In the trenches on Gaines Farm, Va
Friday June 10th 1864
You have doubtless heard all
this that the old 5th is at the front once more.
We left Ft. Lookout two weeks ago today coming
by steamer to Port Royal on the Rappahannock
thence by a 4 days march to the army guarding
a wagon train. We joined the Corps a week
ago last Wednesday night. It was thin
on the extreme right. that same night we
started at 10 o’clock & marched till 9
the next morning reaching this place which
is near the centre I should judge. All this
way from Port Royal it was very hot and
dusty and it being our first march for
a long time told pretty severely on us.
In the P.M. of the day we get here we moved
out and forward line and were to
charge the enemys works at 5 o'clock
but a heavy shower came up at 4 and
the charge had to be postponed. This was
unfortunate for us as the rebels were
heavily reinforced that night. The
next morning early—[---] 3rd—we
formed our line of battle under the
crest of a hill—our whole brigade
being in the front line—within 1500
yards of the rebels works. We were ordered
not to fire a shot but use the bayonet.
At 4½ o’clock we moved forward, as soon
as we got to the top of the hill and within
sight of the rebel works we gave a loud
yell and dashed forward on the double
quick. The rebs opened on us with mus-
kets and canister but we kept
right along yelling like demons all
the time and dashed over their works
capturing their battery and a trench
full of prisoners. It was most gallantly
done. I never felt so well in my life as
when I jumped in over their entrenchment.
But here the good part all ended.
The 183rd PA Regt—notorious [----?]—
broke and ran the first thing and
did not go within 200 yds of the rebels.
This left our left flank all exposed
and the rebs came in on our left firing
into our rear, two line of battle also
came down on our front—we had no
2nd line to support us and so we had
to retreat leaving the battery in their
hands again. As soon as we
commenced falling back the rebs came
back into works and poured into us
with musketry and artillery till we
got back much [---?] [---?] of the hill again.
We went into this fight with about 460
men and lost, killed, wounded & missing
225. Co "K" lost 20 out of 46. Lt Dame
is missing. I think was wounded inside
of the rebel works and taken prisoner.
Many of our wounded had to be left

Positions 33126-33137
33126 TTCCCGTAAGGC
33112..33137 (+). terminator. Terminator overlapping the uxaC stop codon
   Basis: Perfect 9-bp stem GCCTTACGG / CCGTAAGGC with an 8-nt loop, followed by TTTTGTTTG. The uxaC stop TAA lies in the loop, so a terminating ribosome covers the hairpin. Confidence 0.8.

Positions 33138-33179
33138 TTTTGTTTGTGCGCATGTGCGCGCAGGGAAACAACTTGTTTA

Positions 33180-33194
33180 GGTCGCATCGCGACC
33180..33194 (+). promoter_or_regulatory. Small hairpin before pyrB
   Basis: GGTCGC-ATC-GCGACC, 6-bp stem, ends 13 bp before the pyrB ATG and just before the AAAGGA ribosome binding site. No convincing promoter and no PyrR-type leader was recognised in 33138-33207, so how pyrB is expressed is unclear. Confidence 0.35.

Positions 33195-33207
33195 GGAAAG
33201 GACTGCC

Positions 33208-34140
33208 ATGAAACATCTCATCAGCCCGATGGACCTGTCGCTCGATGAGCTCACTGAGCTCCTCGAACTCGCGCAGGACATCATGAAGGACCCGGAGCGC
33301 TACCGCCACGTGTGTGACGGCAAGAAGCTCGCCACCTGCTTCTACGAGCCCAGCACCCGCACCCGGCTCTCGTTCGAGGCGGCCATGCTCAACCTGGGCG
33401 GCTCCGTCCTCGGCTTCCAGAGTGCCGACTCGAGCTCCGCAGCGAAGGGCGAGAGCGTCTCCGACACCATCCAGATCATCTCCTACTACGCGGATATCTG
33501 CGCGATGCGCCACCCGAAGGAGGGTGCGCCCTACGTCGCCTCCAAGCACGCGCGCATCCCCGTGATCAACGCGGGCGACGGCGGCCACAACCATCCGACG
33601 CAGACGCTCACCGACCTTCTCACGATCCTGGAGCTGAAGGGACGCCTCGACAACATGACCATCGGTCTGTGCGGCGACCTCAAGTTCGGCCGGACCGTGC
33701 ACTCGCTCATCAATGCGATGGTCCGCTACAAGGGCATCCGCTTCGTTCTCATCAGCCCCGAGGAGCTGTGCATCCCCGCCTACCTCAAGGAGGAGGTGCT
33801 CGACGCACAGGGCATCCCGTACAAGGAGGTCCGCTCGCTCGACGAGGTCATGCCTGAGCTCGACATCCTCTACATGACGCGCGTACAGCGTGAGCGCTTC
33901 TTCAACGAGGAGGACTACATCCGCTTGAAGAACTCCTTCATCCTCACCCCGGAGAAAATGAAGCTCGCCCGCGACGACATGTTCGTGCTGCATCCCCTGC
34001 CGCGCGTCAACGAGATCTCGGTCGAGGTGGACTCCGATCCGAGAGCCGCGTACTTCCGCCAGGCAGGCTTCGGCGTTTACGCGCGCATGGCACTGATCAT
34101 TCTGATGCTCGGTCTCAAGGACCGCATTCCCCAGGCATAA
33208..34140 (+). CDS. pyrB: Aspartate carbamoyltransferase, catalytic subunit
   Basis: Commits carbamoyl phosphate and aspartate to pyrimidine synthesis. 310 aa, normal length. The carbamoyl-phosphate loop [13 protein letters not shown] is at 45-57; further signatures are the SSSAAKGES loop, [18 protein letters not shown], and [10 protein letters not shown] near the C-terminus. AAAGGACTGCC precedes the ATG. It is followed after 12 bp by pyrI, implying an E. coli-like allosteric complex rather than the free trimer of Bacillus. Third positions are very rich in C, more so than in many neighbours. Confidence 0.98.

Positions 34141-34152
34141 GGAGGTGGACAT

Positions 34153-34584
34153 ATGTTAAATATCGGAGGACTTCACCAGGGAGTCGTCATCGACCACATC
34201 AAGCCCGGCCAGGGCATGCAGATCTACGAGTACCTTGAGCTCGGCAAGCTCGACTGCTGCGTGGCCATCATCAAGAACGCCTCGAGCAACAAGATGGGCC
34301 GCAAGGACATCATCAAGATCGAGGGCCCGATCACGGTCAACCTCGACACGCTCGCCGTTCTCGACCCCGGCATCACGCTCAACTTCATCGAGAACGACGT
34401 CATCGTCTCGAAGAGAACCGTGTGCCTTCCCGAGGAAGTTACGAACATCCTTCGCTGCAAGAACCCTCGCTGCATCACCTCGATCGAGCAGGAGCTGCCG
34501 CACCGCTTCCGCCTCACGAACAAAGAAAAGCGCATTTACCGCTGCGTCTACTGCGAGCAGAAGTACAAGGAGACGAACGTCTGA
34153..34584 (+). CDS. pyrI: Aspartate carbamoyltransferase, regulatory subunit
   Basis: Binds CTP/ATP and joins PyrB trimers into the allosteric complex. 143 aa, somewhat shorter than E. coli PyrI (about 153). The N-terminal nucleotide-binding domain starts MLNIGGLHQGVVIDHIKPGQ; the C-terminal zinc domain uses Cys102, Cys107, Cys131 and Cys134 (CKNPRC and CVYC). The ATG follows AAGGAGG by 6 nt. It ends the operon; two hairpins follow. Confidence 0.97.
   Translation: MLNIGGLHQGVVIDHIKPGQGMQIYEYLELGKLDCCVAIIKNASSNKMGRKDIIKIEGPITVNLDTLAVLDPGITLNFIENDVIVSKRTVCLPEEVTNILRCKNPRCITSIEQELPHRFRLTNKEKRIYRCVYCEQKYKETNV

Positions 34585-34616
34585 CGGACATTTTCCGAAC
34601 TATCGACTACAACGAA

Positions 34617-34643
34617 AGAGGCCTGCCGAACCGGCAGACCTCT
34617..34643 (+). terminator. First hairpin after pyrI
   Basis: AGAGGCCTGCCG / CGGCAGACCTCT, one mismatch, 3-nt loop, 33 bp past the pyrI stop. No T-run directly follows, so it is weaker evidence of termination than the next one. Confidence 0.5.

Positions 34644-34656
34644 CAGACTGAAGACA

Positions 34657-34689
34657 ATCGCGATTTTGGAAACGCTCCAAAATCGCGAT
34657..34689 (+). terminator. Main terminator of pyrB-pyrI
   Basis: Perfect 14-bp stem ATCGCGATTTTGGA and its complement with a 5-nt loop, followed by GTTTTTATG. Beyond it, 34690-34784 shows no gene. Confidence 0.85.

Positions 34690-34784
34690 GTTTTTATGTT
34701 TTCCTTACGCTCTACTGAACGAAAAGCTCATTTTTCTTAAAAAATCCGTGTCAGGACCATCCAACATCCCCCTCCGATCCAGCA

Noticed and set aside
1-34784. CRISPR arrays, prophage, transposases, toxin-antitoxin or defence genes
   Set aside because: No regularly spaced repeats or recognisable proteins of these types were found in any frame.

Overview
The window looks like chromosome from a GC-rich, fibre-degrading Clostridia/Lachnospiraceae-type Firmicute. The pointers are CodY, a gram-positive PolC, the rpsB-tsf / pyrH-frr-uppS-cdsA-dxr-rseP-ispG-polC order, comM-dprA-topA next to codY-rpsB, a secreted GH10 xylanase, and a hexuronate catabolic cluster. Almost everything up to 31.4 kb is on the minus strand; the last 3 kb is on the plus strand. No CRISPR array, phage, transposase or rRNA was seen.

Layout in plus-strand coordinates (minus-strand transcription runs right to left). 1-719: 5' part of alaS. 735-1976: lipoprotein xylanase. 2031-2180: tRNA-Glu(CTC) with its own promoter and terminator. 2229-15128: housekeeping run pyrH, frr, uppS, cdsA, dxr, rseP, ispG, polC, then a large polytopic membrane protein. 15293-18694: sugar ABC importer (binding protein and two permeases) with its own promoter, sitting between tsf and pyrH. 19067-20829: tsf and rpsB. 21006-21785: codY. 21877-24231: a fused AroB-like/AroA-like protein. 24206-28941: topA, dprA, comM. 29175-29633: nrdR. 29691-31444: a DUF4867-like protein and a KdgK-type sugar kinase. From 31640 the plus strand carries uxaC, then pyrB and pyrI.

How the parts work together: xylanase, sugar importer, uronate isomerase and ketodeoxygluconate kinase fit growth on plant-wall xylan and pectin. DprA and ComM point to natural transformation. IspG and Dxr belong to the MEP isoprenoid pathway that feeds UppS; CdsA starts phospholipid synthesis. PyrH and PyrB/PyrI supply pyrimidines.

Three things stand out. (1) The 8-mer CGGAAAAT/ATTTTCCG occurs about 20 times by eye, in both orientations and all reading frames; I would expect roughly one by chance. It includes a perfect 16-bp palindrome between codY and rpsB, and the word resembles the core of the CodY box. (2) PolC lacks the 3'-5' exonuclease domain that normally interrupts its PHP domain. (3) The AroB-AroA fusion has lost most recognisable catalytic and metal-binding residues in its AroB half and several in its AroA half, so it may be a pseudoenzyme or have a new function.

on the field. The next night we moved
up into an old road which is cut along
the ridge from 2 to 6 ft deep, forming a bit of
natural entrenchment. We are within
400 yads of the enemys works but they are
on higher ground than we are. Our pickets
and theirs are more than 40 yds apart.
The rebs have plenty of sharpshooters and
they keep up a constant firing on us.
We lose several men every day. We have
to lay low in the day time. I had a book
knocked out of my hand by one of them
the other day. There has been no fighting
of consequence since the charge.
We have two batteries directly behind
us on the bank and the rebs have two
in front of us. They are each other
frequently both firing over our levels.
This makes plenty of music for us. We
have to lay on our arms constantly. I have
not even had my shoes off for 5 days and
nights. Night before last the rebs sent
in a flag of truce. It lasted from 5 P.M.
till 8 for the purpose of picking up our
wounded a burying their dead, which
had begun to smell very bad. The rebs
showed themselves then and their
works surrounded with men, all firing
ceased and it seemed like peace, one of my
corporals was found wounded and brought
in, he laid there 4 days and nights. He
was close to the rebel picket line. He has had
a leg cut off. He says a rebel came to him the
first night and hearing that he belonged
to the 5th N.H., said he would do all he could for
him and brought him a water every
night. The reb said he had friends at Pt Look-
out that had written to him about this regt
and that our boys would always be treated
kindly. The prisoners at Pt Lookout liked
us very much and use to write home to
their friends about us. This will be a good thing
for any of us that are ever taken prisoners.
I saw Capt Butler Wednesday. His
18th A.C. is now with us. He will remain
with us as chief of Ambulances. it is
one of the best positions in the army.
I heard from Capt Tillin & Geo Shepard
yesterday. Capt T is all right—Geo Shepard
was slightly wounded but would
not go to Hos.
Gilmore Johnson got through safe and is well.
It is said that no more charges will
be made on fortified positions.
It is not of much use generally.
We are now where Gen [---?] fought
in the summer of 1862. It is said to
be only 10 miles from Richmond
but it will be a very hard 10 miles
to go over. The rebs have a very strong
We are in our old place viz
1st Brig, 1st Div. 2nd Army Corps.
The 1st Brig is commanded by
Col. Miles. The 1st Div by Gen Barlow
and the 2nd Corps by Gen Hancock
the best fighting Gen in the
service. Col Hapgood is in command
of the regt. I am in command of Company "K"
—Capt. Tillin has just been
here and spent an hour. He is well
and in good spirits. He says Geo Shepard
is Capt now. He was lightly wounded
in the hip but will be fit for duty in a
few days. The 11th
Regt is 2 miles from
us. My health is excellent.
We are bound to go into Richmond
this time tho it will take a long time
to do it. Don’t be impatient, we have
got to go slow.
I wrote to Mother yesterday. I suppose she
is in a constant worry. For her sake I should
have been contented to stay at Pt. Lookout
but on my own account I’d rather be here.
Write to me soon.
I got a letter from you yesterday. It
was brought from Pt. Lookout by
one of our men.
Direct now to – Co "K" 5th N.H.
1st Brig. 1st Div. 2nd A.C.
Washington – D.C.
Give my love to all